An SMTP session between two mail servers may be encrypted, but only if both ends support it and if both ends choose to use it. So if you're sending mail from Gmail to example.net, then Google could only encrypt if example.net was ready and willing. For this reason, you cannot trust email to be even moderately secure at the transport layer. (The only safe end-to-end method is to encrypt your email using S/MIME or PGP, but the people you're exchanging email with need to be on board too... just like the mail servers).
As to whether the big three are performing opportunistic STARTTLS, I haven't seen any evidence of it, but I spend less time reading my mail server logs than I used to. And if they are, they're still only half of every SMTP connection they make, and cannot guarantee the use of encryption.
I just banner tested MX hosts for gmail.com, yahoo.com, and hotmail.com. Only gmail advertises STARTTLS, which is to say, only gmail would be willing to encrypt the SMTP session if the other party wanted to.
I tested gmail outbound by sending mail to a server I own and watching the wire; Google does indeed take advantage of STARTTLS if it is offered and encrypts the SMTP transaction when a gmail user is sending mail. Props to Google.
So as far as "sending" email encryption goes: Google 1, Yahoo 0, Microsoft 0.
As per the comments below, if you want to test these yourself, it's very simple:
- Determine the MX hosts (Mail eXchangers) for the domain
- Telnet to port 25 on one of them
- Type in "ehlo yourhostname.domain.com"
- If you don't see "250-STARTTLS" as one of the responses, they don't support opportunistic encryption.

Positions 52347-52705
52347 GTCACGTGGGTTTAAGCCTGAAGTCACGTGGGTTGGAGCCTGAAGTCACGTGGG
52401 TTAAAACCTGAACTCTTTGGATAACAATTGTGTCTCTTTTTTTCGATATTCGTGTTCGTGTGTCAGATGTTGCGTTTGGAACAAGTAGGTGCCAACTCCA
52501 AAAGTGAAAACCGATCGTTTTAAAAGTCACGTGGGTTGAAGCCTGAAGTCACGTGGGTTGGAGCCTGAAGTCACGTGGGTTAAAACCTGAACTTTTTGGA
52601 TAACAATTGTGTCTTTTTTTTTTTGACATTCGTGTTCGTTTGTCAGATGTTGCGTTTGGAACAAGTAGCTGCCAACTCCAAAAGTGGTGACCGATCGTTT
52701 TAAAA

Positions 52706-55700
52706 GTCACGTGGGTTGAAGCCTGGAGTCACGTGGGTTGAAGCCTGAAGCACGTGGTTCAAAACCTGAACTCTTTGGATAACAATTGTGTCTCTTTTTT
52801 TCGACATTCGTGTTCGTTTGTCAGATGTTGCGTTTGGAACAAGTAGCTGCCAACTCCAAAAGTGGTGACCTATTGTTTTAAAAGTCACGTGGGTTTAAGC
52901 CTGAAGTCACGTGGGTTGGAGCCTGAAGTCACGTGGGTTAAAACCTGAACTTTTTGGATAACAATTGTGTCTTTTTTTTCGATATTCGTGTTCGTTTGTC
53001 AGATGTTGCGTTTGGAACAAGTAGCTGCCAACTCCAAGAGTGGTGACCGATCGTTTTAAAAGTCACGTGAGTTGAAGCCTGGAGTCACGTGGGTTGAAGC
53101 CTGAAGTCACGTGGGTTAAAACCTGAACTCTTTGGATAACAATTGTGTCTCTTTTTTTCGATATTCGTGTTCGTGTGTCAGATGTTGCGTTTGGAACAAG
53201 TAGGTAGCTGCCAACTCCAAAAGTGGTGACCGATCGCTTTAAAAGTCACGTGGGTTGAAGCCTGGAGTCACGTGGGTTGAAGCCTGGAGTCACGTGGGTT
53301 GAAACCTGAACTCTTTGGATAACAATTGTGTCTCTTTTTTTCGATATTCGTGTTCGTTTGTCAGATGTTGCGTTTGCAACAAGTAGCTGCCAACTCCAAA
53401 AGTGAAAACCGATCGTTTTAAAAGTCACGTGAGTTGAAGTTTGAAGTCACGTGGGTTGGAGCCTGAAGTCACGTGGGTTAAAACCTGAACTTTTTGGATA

$ host -t mx yahoo.com
yahoo.com mail is handled by 1 mta5.am0.yahoodns.net.
yahoo.com mail is handled by 1 mta7.am0.yahoodns.net.
yahoo.com mail is handled by 1 mta6.am0.yahoodns.net.
$ telnet mta5.am0.yahoodns.net 25
Connected to mta5.am0.yahoodns.net.
Escape character is '^]'.
220 mta1315.mail.bf1.yahoo.com ESMTP YSmtpProxy service ready
Connection closed by foreign host.
As a side note, Yahoo will close the connection if you don't ehlo right away. I had to cut & paste my ehlo because typing it in took too long.
As of January 2014, Yahoo is now encrypting - I just tested (as above) and verified. However, both The Register and Computerworld are reporting that the intracacies of SSL setup (such as Perfect Forward Secrecy) leave a lot to be desired as implemented by Yahoo.
EVEN MORER UPDATE:
Google is now including SMTP encryption data in their Transparency Report Safer Email section. They're sharing their data about who else is willing to encrypt, and you can look at the top numbers as well as query individual domains.
@SlashNetwork points out that it is possible to configure a mail server to require that TLS be negotiated before exchanging mail. This is true, but to quote the Postfix documentation:
You can ENFORCE the use of TLS, so that the Postfix SMTP server
announces STARTTLS and accepts no mail without TLS encryption, by
setting "smtpd_tls_security_level = encrypt". According to RFC 2487
this MUST NOT be applied in case of a publicly-referenced Postfix SMTP
server. This option is off by default and should only seldom be used.
Now, the world is full of implementations that violate the RFCs, but this sort of thing - e.g., something that may break routine required functionality like accepting bounces and mail for the postmaster - is probably more likely to have negative consequences.
A better solution which mail gateways often allow is the imposition of TLS requirements on a per-domain policy basis. For example, it is usually possible to say "Require TLS with a valid Certificate signed by Entrust when talking to example.com". This is usually implemented between organizations that are part of the same parent company but have different infrastructure (think: acquisitions) or organizations with a business relationship (think: ACME, Inc., and their outsourced support call center company). This has the advantage of ensuring that specific subsets of mail that you care about get encrypted, but doesn't break the open (accept from anyone by default) architecture of SMTP email.
Google has announced the gmail will percolate information about the security if the mail path out to the reader. So these behind-the-scenes encryption steps will be brought to the notice of the user a little bit more.
(Probably still doesn't care about the certificate provenance; just an indicator of encryption of bits).